January Council Update


January saw Midland Council implement its new format moving meetings to the first and third Wednesday of each month & we have two meetings on which to report.

January 9th’s meeting saw the passing of a Bylaw allowing for the future possibility of retail cannabis stores opening within the Town of Midland. It needs to be repeated that the Town has very little input with respect to the location of these types of outlets, as this is something almost entirely controlled by the Province at this time. It should also be noted that provincial licenses for communities with a population of fewer than 50,000 would not even be considered, along with a variety of other restrictions. Midland simply isn’t even in the running for a cannabis retail store; however, by adopting the “opt in” provision, the Town will immediately share in a upfront transition fund to assist with anticipated expenses relating to increased cannabis awareness & education, possible increased health & policing costs, etc. Those communities who voted to “opt out” do not gain access to these funds.

Three deputations were delivered, the first presented by the President & CEO of Waypoint Ms. Carol Lambie. Ms. Lambie provided an update on the current status of the new CHIGAMIK/Waypoint Health Hub currently under construction and also announced once operational, the new facility will house a Youth Mental Wellness program – one of only 10 in the province.

Next was Mr. Fred Hacker on behalf of the Midland Culture Committee. Mr. Hacker discussed how the group was moving forward on the proposal put forward last year that culture should be viewed in a broader community fashion, and that the four municipalities of Tay, Tiny, Penetanguishene along with Midland, should be involved on an equal footing in supporting the committee’s work. Mr. Hacker was seeking a $10,000.00 commitment from Midland Council in the 2019 budget contingent upon the other 3 communities contributing like amounts along with staff support.

Third at bat was Mr. William Taws who made a presentation to Council on behalf of a local contractor regarding the legality of specific snow clearing equipment. Council directed administration to review the matter and report back. 

Perhaps the most contentious discussion of the evening surrounded the motion brought by Councillor Gordon regarding his insistence of being provided an immediate update with respect to outstanding legal actions against the Town. First, it must be noted that such matters must be discussed in a ‘closed session’ – something Mr. Gordon took issue with on the campaign trail, and in some cases, rightfully so. Second, as any budding legal student will tell you, most civil actions initiated by any lawyer worth their weight will always name the jurisdiction in which the matter occurred as a defendant regardless of whether there is any liability. That could mean that the Town is involved in literally hundreds of cases in which there is absolutely no legal exposure. Lastly, the Town has an insurance carrier that deals with these matters & decides how and when such matters are dealt with and settled.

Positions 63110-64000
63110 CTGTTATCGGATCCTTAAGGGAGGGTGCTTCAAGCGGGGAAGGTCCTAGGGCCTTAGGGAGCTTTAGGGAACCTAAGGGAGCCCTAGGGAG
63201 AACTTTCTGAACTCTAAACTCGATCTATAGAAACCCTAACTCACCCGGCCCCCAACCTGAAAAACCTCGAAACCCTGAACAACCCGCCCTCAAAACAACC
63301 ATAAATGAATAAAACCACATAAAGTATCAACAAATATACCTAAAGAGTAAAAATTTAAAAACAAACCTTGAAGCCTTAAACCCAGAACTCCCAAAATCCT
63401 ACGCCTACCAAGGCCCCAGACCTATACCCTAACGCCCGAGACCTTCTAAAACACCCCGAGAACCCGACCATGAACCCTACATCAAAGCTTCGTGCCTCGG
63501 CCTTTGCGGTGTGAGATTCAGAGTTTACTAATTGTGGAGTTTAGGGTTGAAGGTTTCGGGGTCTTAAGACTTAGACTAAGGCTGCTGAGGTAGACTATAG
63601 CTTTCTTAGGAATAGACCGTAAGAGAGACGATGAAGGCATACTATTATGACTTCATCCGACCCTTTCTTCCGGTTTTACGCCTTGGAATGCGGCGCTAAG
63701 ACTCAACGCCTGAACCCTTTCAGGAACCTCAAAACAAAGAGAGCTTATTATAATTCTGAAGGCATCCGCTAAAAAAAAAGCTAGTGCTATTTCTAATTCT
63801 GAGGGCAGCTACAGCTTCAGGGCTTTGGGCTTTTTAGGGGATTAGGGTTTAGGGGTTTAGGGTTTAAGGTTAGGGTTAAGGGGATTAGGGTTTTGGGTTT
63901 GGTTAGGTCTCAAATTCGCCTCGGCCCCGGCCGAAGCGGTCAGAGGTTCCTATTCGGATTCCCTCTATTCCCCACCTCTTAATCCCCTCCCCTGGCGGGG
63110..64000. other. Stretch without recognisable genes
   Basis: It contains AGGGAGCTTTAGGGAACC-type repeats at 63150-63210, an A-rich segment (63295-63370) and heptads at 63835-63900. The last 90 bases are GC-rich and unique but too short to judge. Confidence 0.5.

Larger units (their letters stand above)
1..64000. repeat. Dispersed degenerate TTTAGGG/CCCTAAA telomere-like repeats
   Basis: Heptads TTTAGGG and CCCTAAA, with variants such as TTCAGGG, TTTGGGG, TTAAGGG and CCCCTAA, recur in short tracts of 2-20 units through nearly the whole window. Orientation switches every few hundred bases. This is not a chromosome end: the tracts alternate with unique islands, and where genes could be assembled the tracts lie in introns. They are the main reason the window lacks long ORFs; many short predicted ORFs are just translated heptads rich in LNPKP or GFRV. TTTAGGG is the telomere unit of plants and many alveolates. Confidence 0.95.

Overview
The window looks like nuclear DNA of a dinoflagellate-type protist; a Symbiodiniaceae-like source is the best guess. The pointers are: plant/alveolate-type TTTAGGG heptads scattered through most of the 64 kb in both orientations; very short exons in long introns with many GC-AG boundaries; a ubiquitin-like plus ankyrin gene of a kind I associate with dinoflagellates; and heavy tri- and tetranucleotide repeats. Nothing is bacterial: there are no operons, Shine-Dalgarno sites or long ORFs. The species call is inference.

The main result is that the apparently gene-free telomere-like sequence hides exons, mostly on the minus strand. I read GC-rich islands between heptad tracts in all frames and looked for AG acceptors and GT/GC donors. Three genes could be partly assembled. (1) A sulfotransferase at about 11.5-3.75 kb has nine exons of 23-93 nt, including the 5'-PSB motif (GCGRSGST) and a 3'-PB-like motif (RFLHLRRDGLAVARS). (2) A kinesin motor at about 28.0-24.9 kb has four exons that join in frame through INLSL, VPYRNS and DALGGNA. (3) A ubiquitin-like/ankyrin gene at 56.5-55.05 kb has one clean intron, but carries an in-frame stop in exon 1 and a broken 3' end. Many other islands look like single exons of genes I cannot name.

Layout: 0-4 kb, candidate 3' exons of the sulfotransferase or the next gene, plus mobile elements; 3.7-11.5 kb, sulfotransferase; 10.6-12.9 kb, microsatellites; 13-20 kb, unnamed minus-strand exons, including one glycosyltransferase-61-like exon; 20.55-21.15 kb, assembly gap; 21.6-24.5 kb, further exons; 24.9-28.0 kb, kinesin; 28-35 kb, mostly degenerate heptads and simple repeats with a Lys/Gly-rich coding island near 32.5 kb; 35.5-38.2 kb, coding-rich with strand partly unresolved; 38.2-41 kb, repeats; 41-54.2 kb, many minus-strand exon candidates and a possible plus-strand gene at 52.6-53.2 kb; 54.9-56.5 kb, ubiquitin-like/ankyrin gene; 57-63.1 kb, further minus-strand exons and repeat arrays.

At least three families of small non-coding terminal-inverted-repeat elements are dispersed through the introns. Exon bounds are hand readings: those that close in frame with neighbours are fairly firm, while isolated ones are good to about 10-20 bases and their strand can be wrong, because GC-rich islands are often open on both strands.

Several of the more seasoned Councilors who struggled to understand the benefit or the motivation, labeled the motion “unnecessary” and “an insult”.

Given the resistance by Council members, the motion was easily defeated.

January 23rd’s meeting of Council witnessed multiple closed session matters to include Board and Committee appointments, Labour Relations updates, and a host of other topics that were discussed given the nature of the discussion concerned ‘identifiable individuals and/or possible litigation’.

With respect to board and committee appointments, we’d like to acknowledge and thank all residents who applied for these important volunteer positions. Midland residents once again lead the way with their commitment to community service through their unrelenting passion to create a more complete community.

Following the Mayor’s report out from closed session, we heard two deputations. The first regarding some impressive stats from the Library to include an update on ‘Maker Space’ and the second concerning Hugel Avenue reconstruction as it relates to the issue around having single or dual sidewalks.

Finally, we witnessed Council appoint Midland’s integrity Commissioner (Principles Integrity) required to ensure that Council and staff always act in a responsible manner in accordance with the ‘code of conduct’ standard. 

The Integrity Commissioner’s main duties follow:

All elected officials are required to follow the Code of Ethical Conduct for Members of Council. The Integrity Commissioner’s primary role is to ensure the code is followed, which includes:

    – Addressing any violations made against the code
    – Assessing requests and complaints made by a member of the public or Council
    – Educating Council Members on the code
    – Outlining recommendations to deal with any violations

Council has received the requisite training regarding the role of the integrity commissioner. The contents of the Code of Conduct that triggers the integrity commissioner’s engagement will be deliberated and affirmed at February’s Council meeting.

Safe travels Midland!

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